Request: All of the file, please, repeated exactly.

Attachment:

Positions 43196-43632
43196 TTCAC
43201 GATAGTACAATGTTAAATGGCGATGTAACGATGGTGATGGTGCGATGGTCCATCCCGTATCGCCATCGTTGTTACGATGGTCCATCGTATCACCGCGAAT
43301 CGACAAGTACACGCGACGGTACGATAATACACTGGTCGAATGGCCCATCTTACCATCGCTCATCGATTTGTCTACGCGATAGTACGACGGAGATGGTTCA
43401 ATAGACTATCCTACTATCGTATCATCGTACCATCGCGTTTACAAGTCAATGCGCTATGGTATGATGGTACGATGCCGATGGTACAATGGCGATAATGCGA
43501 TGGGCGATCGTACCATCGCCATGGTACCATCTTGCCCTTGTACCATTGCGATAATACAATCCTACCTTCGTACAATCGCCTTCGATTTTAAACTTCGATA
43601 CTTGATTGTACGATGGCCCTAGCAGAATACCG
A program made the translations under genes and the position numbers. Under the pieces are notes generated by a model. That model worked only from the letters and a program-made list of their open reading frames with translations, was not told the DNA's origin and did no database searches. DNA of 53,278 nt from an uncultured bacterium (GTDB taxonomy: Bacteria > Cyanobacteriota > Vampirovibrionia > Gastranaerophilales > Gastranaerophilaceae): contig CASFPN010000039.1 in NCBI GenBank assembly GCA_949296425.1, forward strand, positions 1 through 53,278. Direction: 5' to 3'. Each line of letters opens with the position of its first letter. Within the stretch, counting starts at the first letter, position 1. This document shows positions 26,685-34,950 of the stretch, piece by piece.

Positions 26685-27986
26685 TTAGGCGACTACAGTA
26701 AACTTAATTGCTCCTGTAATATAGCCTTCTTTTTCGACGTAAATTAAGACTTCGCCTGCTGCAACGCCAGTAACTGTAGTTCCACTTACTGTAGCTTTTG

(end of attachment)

Positions 43196-43632
43196 TTCAC
43201 GATAGTACAATGTTAAATGGCGATGTAACGATGGTGATGGTGCGATGGTCCATCCCGTATCGCCATCGTTGTTACGATGGTCCATCGTATCACCGCGAAT
43301 CGACAAGTACACGCGACGGTACGATAATACACTGGTCGAATGGCCCATCTTACCATCGCTCATCGATTTGTCTACGCGATAGTACGACGGAGATGGTTCA
43401 ATAGACTATCCTACTATCGTATCATCGTACCATCGCGTTTACAAGTCAATGCGCTATGGTATGATGGTACGATGCCGATGGTACAATGGCGATAATGCGA
43501 TGGGCGATCGTACCATCGCCATGGTACCATCTTGCCCTTGTACCATTGCGATAATACAATCCTACCTTCGTACAATCGCCTTCGATTTTAAACTTCGATA
43601 CTTGATTGTACGATGGCCCTAGCAGAATACCG
A program made the translations under genes and the position numbers. Under the pieces are notes generated by a model. That model worked only from the letters and a program-made list of their open reading frames with translations, was not told the DNA's origin and did no database searches. DNA of 53,278 nt from an uncultured bacterium (GTDB taxonomy: Bacteria > Cyanobacteriota > Vampirovibrionia > Gastranaerophilales > Gastranaerophilaceae): contig CASFPN010000039.1 in NCBI GenBank assembly GCA_949296425.1, forward strand, positions 1 through 53,278. Direction: 5' to 3'. Each line of letters opens with the position of its first letter. Within the stretch, counting starts at the first letter, position 1. This document shows positions 26,685-34,950 of the stretch, piece by piece.

Positions 26685-27986
26685 TTAGGCGACTACAGTA
26701 AACTTAATTGCTCCTGTAATATAGCCTTCTTTTTCGACGTAAATTAAGACTTCGCCTGCTGCAACGCCAGTAACTGTAGTTCCACTTACTGTAGCTTTTG